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This essay was originally published on The North American Society for the Study of Romanticism’s blog.  The full essay can be read on their home page by accessing the link at the end.


It’s nearing the end of the year, finals are over, papers are due, but we’re literature majors here so of course the only thing that matters is the symbolism of winter. The year is dying and ready to sleep forevermore bringing in its death a spark of new life, new possibilities, and the mass cultural/capitalistic orgy that is the Christmas season. Parting with the cynicism however I decided rather than construct coherent argument I would instead remember a moment from one of my Romanticism courses and muse on the experience.

WIN_20151213_13_13_57_Pro-300x169You see last fall near the end of the semester my Professor, Dr. Catherine Ross, had us read several poems by John Keats. The class was around three hours so we had to fill up the time with discussion. We read the standards of course, The Eve of St. Agnes, Ode on a Grecian Urn, Ode to Psyche, and To Autumn, but the poem that made the deepest impression upon me was Ode to a Nightingale.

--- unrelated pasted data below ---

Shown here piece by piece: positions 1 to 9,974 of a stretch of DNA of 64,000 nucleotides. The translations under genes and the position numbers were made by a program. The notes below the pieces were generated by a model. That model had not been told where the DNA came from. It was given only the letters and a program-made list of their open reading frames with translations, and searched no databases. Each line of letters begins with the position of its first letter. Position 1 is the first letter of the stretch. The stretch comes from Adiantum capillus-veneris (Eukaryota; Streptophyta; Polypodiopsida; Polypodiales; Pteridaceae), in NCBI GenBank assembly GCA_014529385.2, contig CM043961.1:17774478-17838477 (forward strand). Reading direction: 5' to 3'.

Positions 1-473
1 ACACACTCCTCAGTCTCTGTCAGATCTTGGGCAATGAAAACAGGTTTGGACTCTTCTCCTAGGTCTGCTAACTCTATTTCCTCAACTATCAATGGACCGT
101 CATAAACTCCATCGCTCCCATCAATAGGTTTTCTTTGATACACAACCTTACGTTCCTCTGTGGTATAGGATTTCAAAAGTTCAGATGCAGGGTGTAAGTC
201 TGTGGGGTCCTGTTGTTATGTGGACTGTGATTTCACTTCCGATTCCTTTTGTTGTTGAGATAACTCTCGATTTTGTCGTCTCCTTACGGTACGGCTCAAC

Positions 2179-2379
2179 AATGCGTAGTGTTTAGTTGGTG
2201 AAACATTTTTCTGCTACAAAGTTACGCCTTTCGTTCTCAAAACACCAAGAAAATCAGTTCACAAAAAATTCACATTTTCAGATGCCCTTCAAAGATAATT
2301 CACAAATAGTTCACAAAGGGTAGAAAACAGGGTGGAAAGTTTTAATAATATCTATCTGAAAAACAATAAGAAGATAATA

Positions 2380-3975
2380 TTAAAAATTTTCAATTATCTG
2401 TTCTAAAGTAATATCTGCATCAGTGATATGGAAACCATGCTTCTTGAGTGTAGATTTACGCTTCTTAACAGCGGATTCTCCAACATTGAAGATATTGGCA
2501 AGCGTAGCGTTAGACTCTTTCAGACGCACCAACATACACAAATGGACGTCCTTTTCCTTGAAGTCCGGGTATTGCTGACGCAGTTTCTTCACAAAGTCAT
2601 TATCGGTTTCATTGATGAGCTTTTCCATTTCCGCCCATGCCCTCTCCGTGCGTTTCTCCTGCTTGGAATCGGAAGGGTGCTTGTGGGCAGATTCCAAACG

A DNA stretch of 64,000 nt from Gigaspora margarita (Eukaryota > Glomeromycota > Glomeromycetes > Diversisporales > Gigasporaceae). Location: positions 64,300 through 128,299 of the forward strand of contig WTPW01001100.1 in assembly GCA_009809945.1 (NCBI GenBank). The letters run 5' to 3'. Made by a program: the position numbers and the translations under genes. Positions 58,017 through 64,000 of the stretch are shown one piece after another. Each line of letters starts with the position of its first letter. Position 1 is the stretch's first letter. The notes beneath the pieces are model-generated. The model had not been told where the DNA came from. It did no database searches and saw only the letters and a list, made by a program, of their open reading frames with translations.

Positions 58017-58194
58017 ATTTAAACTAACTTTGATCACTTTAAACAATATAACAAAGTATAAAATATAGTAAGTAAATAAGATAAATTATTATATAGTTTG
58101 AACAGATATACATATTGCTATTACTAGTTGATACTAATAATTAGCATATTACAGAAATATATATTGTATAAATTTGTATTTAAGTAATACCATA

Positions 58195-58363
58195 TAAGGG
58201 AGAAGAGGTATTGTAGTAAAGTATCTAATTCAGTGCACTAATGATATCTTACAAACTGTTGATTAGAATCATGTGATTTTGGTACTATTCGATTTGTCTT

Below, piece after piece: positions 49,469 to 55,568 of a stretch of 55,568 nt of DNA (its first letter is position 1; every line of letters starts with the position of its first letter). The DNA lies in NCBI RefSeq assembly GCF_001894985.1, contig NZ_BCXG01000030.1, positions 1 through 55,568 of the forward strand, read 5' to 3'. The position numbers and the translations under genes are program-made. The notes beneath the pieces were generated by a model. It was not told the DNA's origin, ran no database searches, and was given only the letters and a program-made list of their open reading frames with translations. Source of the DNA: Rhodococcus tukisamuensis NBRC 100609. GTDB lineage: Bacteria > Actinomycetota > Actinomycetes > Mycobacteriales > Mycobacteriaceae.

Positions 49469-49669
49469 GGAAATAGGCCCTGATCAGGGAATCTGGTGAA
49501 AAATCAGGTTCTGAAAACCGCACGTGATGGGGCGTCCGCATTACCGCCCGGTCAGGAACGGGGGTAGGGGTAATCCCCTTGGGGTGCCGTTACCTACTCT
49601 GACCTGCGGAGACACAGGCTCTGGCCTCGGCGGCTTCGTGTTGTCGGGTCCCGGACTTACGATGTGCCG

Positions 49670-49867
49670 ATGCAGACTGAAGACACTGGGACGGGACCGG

Now anyone that knows me eventually learns that I’m an emotional man. Ever since I was five it was known that I was a crier to the point that the boys in my grade had abandoned any and all hope of picking on me because they were too afraid that they would make me cry and the girls and/or teachers would chastise them for it. As I’ve grown I’ve managed to develop the typical “masculine façade” in which emotion, apart from anger, is never demonstrated in public…but that’s all a lie and I cry because I’m sensitive. As such if a novel, poem, film, etc possesses a scene designed to inspire any kind of emotion I cry. 730052102-300x300Recently I saw the film Inside Out, the latest Pixar film, and as such I’ll be properly hydrated sometime by mid-march.

At this point the reader is wondering what my emotional state has to do with Romanticism. Well calm down I’m getting to it.